Freddie deBoer has posted two new essays since the one I replied to the other day. The first was a flawed but interesting discussion of the sometimes destructive role of overzealous allies in discussions of identity.
The second, posted this morning, is a reiteration of, and deeper exploration of, the themes he explored in the first. In it, he expresses frustration about his lack of solutions to the problems he identified earlier, and about his critics’ supposed failure to help him in finding them.
The frustrations he’s expressing are ones I’ve heard before. The questions he’s asking are ones that have answers. So in the service of intra-left dialogue, here are some answers:
“If I’m at an activist meeting of some sort or another, and I believe the kind of unfortunate behavior is taking place that I described, how can I intervene without being guilty of invoking privilege in precisely the way people who defend political correctness have inveighed against?”
My first suggestion would be to not conflate “being guilty of” with “being accused of.” You may be accused of it, or you may not. But being accused of invoking privilege isn’t fatal, and the possibility that you may be accused of it doesn’t preclude you from speaking. If you’re looking for a way to intervene without the possibility that you might be yelled at, I’d encourage you to consider that that’s an unreasonable request.
And yes, I know you said that this isn’t about you. But you wrote this passage in the first person singular. “How can I intervene?” was the question you asked. Not “How can someone with a thinner skin than me intervene?” So my short answer is that you intervene by intervening.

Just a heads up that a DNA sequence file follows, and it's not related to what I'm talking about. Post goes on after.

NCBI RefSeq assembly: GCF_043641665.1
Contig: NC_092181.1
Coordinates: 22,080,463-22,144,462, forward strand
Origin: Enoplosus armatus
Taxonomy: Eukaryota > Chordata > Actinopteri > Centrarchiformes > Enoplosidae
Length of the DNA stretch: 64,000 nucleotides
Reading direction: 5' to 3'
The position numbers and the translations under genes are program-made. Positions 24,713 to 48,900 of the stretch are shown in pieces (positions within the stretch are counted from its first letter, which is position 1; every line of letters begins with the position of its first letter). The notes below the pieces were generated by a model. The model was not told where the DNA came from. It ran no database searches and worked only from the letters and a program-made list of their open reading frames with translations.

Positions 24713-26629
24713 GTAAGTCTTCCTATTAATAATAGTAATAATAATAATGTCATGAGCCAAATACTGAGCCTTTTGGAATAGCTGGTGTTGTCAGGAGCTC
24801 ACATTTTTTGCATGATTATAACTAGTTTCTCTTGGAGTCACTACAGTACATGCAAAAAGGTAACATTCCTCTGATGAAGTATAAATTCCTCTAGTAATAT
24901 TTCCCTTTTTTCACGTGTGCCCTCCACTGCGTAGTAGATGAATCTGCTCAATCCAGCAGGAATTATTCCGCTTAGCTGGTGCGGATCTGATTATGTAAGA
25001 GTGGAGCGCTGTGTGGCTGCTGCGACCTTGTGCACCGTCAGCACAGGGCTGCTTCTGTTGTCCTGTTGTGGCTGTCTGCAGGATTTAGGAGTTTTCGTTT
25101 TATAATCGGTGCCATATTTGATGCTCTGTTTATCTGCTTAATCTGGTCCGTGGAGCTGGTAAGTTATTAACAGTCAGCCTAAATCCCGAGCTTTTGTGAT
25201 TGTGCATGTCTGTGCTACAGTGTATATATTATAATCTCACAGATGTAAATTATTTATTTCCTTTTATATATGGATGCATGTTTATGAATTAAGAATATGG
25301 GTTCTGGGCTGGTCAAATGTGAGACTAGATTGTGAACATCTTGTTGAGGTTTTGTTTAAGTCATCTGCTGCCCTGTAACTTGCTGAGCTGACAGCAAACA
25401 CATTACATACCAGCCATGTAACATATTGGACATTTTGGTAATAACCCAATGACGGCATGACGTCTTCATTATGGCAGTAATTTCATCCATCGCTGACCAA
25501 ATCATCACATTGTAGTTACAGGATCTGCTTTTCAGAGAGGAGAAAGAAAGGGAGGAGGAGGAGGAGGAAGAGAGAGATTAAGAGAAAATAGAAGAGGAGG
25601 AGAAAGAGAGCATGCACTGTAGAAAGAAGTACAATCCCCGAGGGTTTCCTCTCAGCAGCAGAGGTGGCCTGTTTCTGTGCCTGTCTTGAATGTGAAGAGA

“You can imagine if I said, in the middle of an activist meeting, that a particular charge of racism or ableism or sexism was unwarranted or being expressed too harshly.”
Yes, I can imagine it. I can imagine it because I’ve lived it. I’ve been that guy. I’ve said stuff like, “I think James has heard everyone’s critiques and is taking them to heart. Let’s give him some space to chew on what’s been said.” I’ve said stuff like, “I just want to say that not everyone is coming from the same place in terms of their understanding of language, and I’d like to encourage us to be gentle with people who may step on toes unintentionally.”
I’ve said stuff like that lots of times, and I’ve heard other people do it, and in my experience it generally goes pretty well.
“The whole point is that there is currently no theoretical or practical shared understanding on the left about when and how to intervene in a situation where you believe that the intensity of political criticism is unfair and not constructive.”